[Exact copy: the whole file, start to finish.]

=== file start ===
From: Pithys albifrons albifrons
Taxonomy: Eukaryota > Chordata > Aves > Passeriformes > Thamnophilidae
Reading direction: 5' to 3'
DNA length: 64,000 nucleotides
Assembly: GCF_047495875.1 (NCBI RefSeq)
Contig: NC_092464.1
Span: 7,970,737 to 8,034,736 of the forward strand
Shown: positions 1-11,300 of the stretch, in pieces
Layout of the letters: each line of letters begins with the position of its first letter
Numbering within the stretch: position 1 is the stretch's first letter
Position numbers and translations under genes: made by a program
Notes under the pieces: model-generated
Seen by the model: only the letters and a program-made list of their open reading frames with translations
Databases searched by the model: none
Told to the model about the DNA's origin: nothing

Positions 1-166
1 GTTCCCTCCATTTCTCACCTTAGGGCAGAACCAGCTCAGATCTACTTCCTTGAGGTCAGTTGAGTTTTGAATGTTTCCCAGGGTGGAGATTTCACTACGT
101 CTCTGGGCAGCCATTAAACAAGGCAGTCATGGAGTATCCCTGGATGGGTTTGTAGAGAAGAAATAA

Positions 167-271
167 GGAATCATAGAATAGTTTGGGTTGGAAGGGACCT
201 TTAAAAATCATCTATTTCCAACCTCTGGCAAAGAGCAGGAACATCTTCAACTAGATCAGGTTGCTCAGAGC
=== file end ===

From: Pithys albifrons albifrons
Taxonomy: Eukaryota > Chordata > Aves > Passeriformes > Thamnophilidae
Reading direction: 5' to 3'
DNA length: 64,000 nucleotides
Assembly: GCF_047495875.1 (NCBI RefSeq)
Contig: NC_092464.1
Span: 7,970,737 to 8,034,736 of the forward strand
Shown: positions 1-11,300 of the stretch, in pieces
Layout of the letters: each line of letters begins with the position of its first letter
Numbering within the stretch: position 1 is the stretch's first letter
Position numbers and translations under genes: made by a program
Notes under the pieces: model-generated
Seen by the model: only the letters and a program-made list of their open reading frames with translations
Databases searched by the model: none
Told to the model about the DNA's origin: nothing

Positions 1-166
1 GTTCCCTCCATTTCTCACCTTAGGGCAGAACCAGCTCAGATCTACTTCCTTGAGGTCAGTTGAGTTTTGAATGTTTCCCAGGGTGGAGATTTCACTACGT
101 CTCTGGGCAGCCATTAAACAAGGCAGTCATGGAGTATCCCTGGATGGGTTTGTAGAGAAGAAATAA

Positions 167-271
167 GGAATCATAGAATAGTTTGGGTTGGAAGGGACCT
201 TTAAAAATCATCTATTTCCAACCTCTGGCAAAGAGCAGGAACATCTTCAACTAGATCAGGTTGCTCAGAGC